Diamonds and Toads
by Christopher W. Clark
I. Diamonds The way they glimmer even in the dark: As if they knew how to unstitch shadows And with prickly fingers pull what gleams Of light they could from their fusky insides — They give me no darkness, but endless shining Men worship them, and kill for them, all the time Their eyes flashing little daggers of diamantine light I have long given up trying to argue, or cry for them, For each word tumbles from my lips another diamond, Bright, sharp, cutting, fire-tipped in edges of sunsparkle: My tongue bleeding, teeth filed to a sharp edge By their passage: words that cut, words that shine II. Toads Strange to say, I almost like the way it feels, When one of them slides from between my lips, Slippery-footed and caked with slime, till Perching on my bottom lip they hop away With a wet slapping smack, and a croak — No amount of brushing will get the taste out — But as far as curses go, I guess I'm lucky, Fingers intact, all other particulars in order (And how I like to watch them, sometimes, The little spoken things hopping and darting, Slipping and gurgling their sweet curdling airs) I pick them up and kiss them on the mouth, just so, And wait to see what they become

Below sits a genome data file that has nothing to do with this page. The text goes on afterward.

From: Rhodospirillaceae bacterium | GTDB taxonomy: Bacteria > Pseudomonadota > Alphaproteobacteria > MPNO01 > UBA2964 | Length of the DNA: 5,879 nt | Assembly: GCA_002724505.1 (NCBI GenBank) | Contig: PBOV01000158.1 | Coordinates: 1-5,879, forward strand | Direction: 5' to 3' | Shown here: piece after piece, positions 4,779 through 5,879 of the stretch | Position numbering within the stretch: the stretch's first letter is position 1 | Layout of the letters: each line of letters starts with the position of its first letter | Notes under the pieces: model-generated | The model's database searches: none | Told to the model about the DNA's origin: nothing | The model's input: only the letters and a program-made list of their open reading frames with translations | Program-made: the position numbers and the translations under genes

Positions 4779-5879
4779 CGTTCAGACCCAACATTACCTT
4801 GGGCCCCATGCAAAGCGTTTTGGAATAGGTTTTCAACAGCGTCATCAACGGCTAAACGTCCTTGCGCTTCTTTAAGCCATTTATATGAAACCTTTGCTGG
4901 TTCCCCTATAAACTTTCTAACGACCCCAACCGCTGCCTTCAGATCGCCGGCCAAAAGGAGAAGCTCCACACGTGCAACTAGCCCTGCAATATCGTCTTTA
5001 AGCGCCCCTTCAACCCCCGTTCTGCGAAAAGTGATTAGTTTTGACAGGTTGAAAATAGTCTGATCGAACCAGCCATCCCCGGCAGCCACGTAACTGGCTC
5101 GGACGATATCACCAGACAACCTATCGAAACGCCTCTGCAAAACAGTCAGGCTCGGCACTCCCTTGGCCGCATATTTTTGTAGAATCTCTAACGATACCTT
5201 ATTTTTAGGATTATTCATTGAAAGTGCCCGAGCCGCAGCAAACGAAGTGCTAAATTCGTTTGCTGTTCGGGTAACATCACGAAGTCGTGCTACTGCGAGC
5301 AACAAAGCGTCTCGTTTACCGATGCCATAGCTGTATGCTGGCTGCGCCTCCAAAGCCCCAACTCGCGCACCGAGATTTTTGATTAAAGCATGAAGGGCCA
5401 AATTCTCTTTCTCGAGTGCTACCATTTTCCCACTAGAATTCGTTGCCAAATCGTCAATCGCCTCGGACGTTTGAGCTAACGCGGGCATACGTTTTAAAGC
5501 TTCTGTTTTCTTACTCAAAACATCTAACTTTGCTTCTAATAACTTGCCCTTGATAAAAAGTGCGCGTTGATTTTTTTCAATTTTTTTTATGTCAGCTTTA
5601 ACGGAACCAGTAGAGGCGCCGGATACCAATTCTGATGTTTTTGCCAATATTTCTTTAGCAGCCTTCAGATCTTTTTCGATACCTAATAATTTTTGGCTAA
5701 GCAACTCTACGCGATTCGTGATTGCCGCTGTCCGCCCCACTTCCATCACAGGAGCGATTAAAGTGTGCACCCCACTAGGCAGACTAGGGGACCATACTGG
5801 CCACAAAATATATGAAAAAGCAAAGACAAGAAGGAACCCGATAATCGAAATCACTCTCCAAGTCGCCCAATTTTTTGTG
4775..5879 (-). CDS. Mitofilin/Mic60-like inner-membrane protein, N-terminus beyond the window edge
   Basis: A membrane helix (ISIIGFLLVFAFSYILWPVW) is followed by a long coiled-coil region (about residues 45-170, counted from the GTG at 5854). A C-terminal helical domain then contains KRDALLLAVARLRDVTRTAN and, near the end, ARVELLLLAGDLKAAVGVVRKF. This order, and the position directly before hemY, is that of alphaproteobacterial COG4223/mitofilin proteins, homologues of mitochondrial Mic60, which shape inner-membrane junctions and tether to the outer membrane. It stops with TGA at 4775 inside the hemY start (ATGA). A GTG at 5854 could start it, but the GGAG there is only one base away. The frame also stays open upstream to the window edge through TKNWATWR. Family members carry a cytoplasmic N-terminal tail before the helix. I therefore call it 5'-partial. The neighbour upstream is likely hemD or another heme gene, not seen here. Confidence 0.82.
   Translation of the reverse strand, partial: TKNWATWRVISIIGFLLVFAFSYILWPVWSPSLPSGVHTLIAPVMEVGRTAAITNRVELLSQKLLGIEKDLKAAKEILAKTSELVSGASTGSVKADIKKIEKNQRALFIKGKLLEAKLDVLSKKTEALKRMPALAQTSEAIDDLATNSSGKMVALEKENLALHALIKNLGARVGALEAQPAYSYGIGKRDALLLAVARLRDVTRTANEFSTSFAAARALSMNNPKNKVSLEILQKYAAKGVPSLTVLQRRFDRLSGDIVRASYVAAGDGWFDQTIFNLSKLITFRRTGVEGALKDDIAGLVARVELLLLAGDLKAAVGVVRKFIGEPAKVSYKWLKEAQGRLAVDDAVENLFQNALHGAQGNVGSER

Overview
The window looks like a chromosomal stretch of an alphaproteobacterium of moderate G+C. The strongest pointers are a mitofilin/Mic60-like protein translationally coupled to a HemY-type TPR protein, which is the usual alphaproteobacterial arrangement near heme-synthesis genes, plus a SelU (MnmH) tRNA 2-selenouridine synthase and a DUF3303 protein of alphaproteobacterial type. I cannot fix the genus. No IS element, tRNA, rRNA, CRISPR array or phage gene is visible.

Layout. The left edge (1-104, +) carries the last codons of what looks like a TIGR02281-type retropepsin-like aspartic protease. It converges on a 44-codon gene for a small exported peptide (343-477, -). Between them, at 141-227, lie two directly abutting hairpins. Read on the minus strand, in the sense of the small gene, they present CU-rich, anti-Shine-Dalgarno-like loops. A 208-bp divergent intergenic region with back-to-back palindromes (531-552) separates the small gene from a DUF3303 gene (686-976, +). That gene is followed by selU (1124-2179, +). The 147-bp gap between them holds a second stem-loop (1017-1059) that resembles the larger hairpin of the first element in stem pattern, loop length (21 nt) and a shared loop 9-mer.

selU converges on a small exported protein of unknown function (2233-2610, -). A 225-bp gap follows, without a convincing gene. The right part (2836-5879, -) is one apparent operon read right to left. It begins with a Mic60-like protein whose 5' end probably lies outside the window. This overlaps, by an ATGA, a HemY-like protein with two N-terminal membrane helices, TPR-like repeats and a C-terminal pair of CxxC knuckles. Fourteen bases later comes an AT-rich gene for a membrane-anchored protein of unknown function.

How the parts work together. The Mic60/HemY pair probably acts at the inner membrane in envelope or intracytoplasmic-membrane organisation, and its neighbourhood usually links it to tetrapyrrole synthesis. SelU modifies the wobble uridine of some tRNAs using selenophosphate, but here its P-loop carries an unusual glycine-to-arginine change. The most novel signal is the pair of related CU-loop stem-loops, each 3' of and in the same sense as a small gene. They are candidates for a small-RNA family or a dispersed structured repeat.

Christopher W. Clark's poetry has appeared in the online journals Cabinet des Fées and Sugar Mule. His favorite fruit is pumpkin.
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